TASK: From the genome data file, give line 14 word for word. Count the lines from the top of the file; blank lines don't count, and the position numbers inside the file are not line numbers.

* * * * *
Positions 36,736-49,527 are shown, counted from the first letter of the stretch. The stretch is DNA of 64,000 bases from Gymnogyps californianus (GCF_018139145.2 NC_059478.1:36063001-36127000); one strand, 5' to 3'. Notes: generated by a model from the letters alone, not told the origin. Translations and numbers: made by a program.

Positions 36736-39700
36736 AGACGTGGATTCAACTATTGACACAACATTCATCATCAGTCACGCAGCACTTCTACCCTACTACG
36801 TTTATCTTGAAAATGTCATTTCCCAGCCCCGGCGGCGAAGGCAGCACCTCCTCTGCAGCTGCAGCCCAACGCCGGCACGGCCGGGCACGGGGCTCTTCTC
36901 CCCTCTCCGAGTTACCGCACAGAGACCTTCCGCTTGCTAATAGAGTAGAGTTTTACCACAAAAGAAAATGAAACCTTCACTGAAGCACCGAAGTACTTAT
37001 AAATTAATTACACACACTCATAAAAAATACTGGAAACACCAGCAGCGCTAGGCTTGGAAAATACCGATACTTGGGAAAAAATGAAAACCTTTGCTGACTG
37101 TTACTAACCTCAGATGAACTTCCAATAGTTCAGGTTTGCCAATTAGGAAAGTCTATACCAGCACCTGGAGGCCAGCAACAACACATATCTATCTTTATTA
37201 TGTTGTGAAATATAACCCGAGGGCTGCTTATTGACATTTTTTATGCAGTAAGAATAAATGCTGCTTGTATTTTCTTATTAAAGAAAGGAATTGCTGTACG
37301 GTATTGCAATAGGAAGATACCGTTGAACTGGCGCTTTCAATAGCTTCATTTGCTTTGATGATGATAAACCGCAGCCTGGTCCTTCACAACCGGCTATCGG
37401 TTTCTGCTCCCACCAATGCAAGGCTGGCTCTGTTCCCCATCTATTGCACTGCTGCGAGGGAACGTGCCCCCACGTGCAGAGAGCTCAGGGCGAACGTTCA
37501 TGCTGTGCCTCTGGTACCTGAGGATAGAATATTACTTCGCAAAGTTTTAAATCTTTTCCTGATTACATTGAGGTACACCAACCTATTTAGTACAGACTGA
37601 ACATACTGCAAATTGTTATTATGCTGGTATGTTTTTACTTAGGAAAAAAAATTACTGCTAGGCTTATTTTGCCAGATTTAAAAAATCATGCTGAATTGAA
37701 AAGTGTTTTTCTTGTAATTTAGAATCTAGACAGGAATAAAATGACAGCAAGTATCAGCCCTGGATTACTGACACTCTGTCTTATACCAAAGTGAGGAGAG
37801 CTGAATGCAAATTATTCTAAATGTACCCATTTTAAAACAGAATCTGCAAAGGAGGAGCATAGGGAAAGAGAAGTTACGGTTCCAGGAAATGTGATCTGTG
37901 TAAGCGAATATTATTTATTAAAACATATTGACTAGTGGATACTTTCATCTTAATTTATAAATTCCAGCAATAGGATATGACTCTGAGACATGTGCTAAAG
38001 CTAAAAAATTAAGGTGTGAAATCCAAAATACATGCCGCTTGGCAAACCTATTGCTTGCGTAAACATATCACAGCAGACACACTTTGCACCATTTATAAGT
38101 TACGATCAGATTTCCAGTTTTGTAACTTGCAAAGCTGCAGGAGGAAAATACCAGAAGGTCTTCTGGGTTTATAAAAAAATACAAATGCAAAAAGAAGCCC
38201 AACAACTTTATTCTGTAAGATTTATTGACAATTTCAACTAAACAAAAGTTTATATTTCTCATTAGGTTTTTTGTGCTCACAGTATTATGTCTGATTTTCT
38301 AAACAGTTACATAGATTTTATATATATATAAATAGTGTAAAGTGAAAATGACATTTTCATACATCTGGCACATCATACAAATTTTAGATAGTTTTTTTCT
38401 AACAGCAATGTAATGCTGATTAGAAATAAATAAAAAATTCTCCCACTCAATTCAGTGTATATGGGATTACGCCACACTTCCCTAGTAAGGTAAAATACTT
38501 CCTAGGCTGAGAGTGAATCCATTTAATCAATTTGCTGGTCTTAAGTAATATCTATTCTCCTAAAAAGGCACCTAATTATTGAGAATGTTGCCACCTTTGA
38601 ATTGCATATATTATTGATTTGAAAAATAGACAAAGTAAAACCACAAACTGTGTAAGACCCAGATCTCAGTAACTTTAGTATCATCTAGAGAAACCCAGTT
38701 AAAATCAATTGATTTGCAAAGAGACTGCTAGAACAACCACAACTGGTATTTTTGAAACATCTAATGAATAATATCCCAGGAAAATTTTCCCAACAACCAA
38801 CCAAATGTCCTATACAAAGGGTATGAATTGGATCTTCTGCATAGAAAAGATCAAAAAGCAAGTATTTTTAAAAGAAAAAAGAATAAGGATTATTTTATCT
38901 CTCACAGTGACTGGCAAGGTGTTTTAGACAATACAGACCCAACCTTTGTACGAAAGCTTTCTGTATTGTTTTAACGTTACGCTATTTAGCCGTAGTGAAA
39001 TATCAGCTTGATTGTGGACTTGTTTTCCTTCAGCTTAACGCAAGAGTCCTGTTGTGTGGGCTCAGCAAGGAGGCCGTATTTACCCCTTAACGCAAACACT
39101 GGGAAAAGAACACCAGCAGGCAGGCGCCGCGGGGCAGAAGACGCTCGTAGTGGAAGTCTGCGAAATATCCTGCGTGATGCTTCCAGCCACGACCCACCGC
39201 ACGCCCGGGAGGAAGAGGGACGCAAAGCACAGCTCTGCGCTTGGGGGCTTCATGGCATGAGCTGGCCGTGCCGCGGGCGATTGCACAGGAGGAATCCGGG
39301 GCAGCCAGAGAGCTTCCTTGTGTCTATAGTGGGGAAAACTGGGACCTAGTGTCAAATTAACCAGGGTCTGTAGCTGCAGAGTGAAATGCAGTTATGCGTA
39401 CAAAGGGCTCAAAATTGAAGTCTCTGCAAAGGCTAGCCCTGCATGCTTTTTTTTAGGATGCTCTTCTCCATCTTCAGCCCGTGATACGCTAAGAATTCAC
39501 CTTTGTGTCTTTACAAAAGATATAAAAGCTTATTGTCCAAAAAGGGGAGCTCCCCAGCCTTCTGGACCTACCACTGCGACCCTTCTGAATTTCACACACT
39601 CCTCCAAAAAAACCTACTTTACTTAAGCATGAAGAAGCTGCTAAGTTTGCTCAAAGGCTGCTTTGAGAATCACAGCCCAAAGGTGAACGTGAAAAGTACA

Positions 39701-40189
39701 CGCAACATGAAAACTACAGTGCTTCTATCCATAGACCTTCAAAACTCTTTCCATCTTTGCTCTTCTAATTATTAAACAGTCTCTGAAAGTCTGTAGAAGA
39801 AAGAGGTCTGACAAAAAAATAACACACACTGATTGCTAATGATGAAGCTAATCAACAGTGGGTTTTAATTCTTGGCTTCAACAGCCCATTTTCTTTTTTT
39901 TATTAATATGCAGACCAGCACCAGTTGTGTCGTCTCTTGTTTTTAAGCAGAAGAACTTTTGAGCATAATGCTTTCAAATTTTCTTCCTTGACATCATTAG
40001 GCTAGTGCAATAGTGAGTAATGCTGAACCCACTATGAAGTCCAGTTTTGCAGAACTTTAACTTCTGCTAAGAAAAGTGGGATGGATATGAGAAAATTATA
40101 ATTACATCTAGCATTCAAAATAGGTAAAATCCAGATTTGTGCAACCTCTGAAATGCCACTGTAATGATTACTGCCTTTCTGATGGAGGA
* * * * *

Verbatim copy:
37801 CTGAATGCAAATTATTCTAAATGTACCCATTTTAAAACAGAATCTGCAAAGGAGGAGCATAGGGAAAGAGAAGTTACGGTTCCAGGAAATGTGATCTGTG